Pileated Woodpecker
Pileated Woodpecker

On June 24, 2003, Scott from Bangor found a fledgling Pileated Woodpecker on a road in Carmel. Presumably, she had been tumbled by a car. Scott brought the bird to us immediately. Although we found no fractures or wounds, the bird was unable to stand or cling to a log. But after two days of intensive care, she suddenly "came alive" and started thrashing in the hospital cage. Over the next two weeks, she graduated to larger and larger enclosures, and flight that was at first clumsy and tentative became strong and sure. This problem child absolutely refused to eat on her own, though. Several times a day, Marc had to net and force-feed her. In the wild, young Pileated Woodpeckers depend on their parents for food for some time after fledging, but this bird would neither accept food from her "foster father" nor eat from food cups; further, she was becoming increasingly frantic in the cage and the force-feedings seemed more and more stressful. With some ambivalence, but concerned that she would injure herself in continued captivity, we let her go on July 6. We expected her to head in any direction away from us; to our surprise, she stayed on the property, close to the house and cages, though she did not take food from any of the cups we had secured to several trees. She let Marc approach her quite closely several times, and on the 8th, did not resist capture. Once back in the flight cage, the bird's personality changed completely. She welcomed hand feeding, and a week later, she began eating on her own from food bowls in the cage. On July 25, we released the bird again; this time, she readily visited the feeding stations, as shown in this photo. We saw her daily for several weeks, during which period we heard another Pileated calling on the property. Gradually we saw our bird less frequently, and by September, she and the other Woodpecker had moved on.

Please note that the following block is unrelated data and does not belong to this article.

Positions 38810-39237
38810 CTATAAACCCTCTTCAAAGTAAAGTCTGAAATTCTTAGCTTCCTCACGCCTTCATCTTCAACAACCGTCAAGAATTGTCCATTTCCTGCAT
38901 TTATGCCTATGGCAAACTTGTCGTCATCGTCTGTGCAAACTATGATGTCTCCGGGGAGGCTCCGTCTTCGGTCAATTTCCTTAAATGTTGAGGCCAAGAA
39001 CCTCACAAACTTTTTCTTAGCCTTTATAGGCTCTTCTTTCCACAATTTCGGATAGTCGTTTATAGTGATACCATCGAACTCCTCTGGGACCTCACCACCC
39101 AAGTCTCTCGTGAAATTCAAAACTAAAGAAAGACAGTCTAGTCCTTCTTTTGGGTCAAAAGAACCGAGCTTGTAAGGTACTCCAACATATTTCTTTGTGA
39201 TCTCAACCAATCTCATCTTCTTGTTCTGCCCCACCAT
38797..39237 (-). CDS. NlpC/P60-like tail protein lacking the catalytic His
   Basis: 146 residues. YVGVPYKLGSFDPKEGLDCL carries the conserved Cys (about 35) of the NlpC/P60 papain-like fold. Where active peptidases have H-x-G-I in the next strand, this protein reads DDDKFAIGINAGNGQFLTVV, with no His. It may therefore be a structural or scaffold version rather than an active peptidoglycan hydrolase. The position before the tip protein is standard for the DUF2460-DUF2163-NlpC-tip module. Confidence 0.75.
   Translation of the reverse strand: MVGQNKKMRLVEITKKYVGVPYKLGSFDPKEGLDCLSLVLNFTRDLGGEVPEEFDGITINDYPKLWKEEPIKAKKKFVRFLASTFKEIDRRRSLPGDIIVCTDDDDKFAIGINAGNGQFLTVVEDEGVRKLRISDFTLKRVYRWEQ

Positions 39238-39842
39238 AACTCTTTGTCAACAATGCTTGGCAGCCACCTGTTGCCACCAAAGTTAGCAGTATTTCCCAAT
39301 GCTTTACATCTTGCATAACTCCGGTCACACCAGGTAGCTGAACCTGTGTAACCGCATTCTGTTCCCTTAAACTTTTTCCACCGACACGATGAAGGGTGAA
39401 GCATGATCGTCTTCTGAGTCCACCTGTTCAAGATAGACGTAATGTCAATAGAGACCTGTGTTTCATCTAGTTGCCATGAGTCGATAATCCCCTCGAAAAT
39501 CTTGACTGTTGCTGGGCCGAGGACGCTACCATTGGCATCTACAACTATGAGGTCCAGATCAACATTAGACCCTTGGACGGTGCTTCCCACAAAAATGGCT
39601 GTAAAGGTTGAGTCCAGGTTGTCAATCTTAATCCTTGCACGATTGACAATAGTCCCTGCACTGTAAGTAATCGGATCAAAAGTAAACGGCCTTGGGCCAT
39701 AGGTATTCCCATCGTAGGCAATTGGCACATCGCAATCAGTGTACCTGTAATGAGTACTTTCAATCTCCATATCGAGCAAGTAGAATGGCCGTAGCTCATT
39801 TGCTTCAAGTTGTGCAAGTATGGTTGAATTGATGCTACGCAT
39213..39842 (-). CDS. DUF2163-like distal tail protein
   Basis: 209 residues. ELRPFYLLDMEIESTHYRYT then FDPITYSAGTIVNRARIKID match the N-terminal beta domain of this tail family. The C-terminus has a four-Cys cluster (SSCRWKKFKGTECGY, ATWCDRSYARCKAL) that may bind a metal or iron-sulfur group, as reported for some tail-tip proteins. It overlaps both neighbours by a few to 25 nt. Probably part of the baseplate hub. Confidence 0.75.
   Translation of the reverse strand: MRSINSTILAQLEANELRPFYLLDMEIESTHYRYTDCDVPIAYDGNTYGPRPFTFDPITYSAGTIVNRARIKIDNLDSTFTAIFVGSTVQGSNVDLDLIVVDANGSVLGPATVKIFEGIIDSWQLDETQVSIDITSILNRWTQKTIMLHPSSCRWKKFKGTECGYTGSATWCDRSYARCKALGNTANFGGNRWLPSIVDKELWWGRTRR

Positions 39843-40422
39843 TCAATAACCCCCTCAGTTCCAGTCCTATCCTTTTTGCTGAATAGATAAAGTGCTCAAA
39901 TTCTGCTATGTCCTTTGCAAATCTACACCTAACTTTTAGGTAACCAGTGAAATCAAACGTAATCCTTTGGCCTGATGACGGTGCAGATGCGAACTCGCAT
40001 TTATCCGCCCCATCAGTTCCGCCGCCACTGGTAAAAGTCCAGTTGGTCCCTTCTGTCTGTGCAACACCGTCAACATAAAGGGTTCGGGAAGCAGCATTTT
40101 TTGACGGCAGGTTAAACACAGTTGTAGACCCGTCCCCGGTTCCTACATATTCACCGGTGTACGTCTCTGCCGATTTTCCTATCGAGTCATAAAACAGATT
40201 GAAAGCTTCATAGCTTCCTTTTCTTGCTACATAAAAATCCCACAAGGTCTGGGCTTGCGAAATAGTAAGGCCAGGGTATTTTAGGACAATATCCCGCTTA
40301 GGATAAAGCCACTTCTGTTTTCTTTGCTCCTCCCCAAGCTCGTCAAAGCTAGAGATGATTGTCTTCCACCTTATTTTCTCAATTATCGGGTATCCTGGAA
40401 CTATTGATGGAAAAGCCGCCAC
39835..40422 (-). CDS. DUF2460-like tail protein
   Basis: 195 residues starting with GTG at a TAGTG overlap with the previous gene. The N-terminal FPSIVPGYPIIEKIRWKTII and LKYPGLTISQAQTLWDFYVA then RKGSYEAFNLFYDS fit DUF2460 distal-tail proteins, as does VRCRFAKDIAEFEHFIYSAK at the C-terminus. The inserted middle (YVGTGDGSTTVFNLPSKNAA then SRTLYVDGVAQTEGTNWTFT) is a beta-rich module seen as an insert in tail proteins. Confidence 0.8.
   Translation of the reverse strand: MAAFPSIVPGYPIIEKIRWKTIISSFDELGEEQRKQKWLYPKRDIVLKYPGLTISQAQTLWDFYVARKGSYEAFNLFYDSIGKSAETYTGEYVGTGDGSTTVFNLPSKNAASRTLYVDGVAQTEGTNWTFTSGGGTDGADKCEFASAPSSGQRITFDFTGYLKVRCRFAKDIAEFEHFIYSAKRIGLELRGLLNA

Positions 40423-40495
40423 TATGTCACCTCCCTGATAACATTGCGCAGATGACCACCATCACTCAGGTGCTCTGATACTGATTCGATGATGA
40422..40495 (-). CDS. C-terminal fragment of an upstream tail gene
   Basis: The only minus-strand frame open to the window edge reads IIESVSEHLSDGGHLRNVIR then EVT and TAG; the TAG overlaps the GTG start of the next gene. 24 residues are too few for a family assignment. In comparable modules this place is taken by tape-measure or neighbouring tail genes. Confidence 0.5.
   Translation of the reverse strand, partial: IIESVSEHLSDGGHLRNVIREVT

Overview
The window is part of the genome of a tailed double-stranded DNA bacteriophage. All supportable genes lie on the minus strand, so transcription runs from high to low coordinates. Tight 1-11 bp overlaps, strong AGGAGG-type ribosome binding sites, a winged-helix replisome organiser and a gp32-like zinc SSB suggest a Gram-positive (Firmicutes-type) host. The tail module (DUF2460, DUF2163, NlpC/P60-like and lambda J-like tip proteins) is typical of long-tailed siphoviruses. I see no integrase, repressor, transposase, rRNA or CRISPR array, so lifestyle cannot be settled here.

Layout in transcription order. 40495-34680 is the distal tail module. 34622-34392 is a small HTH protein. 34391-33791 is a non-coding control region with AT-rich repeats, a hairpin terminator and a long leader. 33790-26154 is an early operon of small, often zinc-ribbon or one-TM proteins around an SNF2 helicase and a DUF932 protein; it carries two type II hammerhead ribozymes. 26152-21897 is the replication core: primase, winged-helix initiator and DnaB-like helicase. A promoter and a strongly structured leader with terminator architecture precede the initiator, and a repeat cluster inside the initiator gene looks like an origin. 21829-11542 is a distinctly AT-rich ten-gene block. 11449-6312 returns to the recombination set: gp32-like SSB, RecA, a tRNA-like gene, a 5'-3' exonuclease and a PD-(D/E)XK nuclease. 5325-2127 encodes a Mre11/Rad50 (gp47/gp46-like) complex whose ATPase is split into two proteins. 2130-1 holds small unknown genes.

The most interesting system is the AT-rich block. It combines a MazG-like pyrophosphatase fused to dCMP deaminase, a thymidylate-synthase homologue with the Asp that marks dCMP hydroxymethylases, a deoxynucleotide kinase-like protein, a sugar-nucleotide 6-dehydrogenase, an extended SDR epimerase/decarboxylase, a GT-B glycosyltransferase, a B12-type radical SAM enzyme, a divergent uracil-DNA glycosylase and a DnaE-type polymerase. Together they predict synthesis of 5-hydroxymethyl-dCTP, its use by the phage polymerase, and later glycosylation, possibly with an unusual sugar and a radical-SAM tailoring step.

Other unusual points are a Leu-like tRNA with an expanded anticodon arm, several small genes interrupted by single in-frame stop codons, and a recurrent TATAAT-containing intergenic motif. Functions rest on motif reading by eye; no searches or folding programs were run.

See 2004 archives for more interesting cases from earlier years at Avian Haven.

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4/25/2011